issues from the burner. The effect of pressure on gas flames

may briefly, then, be said to be that with an excessive pressure the intensity of combustion is increased, but the separated carbon does not remain so long in the flame. As a consequence, the area of luminosity is decreased, and the total amount of light yielded is reduced. On the other hand, with an insufficient pressure, the combustion is not energetic enough to raise the carbon particles to a proper degree of incandescence, consequently the flame possesses a very feeble illuminating power, or else the carbon

escapes unconsumed in the form of smoke.

The most common defect is that of excess of pressure, and various devices have been introduced from time to time, in order to secure an uniform pressure at the burner. Flat-flame burners embrace the fishtail and batswing.

The union jet, or fishtail burner, derives its name from the shape assumed by the flame, which has some resemblance to the tail of a fish. The gas issues through two apertures, inclined at such an angle that the two currents of gas impinge against each other and spread out laterally, giving a flame at right angles to the point of exit. The diameter of these orifices varies in different burners, so as to produce flames of thickness suited to the quality of the gas they are intended to consume, as with flat-flame burners the thickness of the flame is the great factor in the utility of the burner. Fishtail burners are usually constructed of brass, while the top of the burner from which the gas issues is made of steatite, or other non-conducting material. In some burners of this type the hollow chamber of the burner is plugged with cottonwool, or small discs of fine wire gauze, the object being to lessen the pressure with which the gas issues from the burner apertures.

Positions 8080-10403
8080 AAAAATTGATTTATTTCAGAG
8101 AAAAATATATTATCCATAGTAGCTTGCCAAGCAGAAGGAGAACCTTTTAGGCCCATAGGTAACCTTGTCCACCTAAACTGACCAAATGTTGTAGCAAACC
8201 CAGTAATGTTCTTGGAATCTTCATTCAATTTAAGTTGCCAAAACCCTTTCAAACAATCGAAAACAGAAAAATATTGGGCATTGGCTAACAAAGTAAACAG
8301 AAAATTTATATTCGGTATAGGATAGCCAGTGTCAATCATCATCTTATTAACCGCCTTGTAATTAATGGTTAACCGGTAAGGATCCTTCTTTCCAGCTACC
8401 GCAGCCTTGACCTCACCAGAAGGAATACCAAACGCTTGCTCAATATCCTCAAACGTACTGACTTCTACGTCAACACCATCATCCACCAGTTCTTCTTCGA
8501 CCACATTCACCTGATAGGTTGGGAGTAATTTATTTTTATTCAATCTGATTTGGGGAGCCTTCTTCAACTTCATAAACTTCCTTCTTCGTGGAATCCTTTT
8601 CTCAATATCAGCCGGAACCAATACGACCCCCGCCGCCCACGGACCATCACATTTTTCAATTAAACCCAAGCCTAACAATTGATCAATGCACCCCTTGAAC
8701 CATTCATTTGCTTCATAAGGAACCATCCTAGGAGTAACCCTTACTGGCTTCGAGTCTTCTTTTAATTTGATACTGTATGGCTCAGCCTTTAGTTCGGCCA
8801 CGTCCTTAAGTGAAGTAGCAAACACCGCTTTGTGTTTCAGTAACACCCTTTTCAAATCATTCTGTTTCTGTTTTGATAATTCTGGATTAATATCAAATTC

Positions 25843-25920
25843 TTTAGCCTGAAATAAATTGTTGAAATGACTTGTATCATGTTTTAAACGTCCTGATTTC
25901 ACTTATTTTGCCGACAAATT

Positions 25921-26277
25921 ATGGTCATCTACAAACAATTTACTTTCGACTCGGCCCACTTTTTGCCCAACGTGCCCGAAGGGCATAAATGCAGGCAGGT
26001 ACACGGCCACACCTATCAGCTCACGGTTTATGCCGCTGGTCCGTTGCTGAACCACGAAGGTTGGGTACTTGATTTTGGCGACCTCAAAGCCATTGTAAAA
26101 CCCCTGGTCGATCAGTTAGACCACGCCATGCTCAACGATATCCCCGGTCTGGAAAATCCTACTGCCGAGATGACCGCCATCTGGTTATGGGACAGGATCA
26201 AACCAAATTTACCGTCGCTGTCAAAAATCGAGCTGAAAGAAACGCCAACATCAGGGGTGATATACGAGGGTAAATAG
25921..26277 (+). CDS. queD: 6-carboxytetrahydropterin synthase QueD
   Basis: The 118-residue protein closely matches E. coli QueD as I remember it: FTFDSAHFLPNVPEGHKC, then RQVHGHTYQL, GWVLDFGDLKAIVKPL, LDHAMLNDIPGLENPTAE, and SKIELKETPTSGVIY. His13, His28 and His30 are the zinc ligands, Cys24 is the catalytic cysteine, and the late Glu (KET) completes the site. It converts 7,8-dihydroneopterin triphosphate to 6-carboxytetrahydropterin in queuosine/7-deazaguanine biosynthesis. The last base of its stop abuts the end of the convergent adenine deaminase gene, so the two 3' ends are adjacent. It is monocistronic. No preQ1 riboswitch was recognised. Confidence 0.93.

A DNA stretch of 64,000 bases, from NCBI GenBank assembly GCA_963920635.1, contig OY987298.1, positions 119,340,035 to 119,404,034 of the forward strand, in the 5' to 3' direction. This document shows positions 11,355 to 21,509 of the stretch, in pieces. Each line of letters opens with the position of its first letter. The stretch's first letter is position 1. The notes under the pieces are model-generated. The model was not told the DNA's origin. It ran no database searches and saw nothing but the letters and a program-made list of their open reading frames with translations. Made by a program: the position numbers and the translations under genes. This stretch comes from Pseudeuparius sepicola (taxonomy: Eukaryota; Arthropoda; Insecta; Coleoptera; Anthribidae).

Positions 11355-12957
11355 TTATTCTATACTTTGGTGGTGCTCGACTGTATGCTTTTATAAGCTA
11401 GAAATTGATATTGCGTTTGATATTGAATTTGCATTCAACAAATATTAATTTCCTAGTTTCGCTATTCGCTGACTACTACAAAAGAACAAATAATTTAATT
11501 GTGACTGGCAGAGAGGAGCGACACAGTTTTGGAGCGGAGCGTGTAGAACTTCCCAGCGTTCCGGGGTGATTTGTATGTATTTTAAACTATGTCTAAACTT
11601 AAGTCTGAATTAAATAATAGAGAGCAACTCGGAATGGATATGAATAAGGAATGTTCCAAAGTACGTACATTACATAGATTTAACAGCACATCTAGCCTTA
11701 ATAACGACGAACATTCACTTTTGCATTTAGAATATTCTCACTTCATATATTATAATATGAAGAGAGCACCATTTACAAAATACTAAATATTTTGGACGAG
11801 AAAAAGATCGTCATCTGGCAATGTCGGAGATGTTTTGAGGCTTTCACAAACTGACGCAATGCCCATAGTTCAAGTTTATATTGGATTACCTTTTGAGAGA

The batswing burner has a hollow dome-shaped top, across which a narrow slit is cut. The dome being of